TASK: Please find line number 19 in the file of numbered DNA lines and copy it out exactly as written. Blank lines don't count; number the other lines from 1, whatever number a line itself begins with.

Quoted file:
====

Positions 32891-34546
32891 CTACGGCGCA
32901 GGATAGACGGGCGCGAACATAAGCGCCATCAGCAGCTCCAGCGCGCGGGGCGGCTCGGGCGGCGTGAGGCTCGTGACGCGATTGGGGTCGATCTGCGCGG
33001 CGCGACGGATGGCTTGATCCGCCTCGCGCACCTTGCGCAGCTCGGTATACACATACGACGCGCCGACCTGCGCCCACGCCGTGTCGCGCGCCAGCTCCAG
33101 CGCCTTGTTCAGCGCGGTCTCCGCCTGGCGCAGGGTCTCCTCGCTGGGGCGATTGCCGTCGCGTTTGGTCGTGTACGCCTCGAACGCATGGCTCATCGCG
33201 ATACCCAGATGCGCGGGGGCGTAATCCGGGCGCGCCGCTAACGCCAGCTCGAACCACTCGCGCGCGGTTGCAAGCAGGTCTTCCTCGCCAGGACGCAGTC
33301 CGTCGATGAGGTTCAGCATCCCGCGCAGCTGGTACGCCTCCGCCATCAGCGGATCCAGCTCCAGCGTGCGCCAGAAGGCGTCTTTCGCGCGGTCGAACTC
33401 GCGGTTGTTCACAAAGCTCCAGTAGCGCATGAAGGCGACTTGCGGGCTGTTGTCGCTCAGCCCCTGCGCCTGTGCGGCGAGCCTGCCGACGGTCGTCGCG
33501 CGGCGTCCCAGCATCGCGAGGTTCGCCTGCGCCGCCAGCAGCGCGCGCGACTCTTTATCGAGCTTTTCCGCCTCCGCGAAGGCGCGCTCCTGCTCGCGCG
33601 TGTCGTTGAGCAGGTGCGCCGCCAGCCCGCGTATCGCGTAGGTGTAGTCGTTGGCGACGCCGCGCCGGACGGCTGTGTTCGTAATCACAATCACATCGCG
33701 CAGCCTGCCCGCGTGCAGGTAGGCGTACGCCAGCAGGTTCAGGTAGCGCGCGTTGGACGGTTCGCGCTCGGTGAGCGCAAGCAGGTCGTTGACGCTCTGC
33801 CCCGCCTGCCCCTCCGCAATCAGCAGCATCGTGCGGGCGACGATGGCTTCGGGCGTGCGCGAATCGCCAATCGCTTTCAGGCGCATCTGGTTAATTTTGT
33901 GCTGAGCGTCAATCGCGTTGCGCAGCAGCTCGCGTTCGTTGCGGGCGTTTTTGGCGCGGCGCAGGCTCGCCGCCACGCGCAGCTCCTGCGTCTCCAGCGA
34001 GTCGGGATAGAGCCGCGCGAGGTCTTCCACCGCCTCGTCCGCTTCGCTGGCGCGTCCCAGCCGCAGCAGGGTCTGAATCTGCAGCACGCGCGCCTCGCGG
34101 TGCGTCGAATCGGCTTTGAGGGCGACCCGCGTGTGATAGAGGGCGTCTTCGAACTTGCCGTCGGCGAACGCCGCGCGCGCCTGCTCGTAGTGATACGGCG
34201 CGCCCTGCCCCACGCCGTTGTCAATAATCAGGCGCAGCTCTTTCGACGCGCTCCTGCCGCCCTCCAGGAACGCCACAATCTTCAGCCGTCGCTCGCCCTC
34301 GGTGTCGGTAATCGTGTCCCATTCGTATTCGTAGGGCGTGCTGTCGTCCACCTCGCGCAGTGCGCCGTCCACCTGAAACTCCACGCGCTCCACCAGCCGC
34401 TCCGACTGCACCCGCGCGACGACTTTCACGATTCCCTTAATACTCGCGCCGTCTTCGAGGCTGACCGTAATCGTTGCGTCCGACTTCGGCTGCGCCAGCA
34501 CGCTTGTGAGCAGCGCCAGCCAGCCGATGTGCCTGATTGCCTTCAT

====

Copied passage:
34501 CGCTTGTGAGCAGCGCCAGCCAGCCGATGTGCCTGATTGCCTTCAT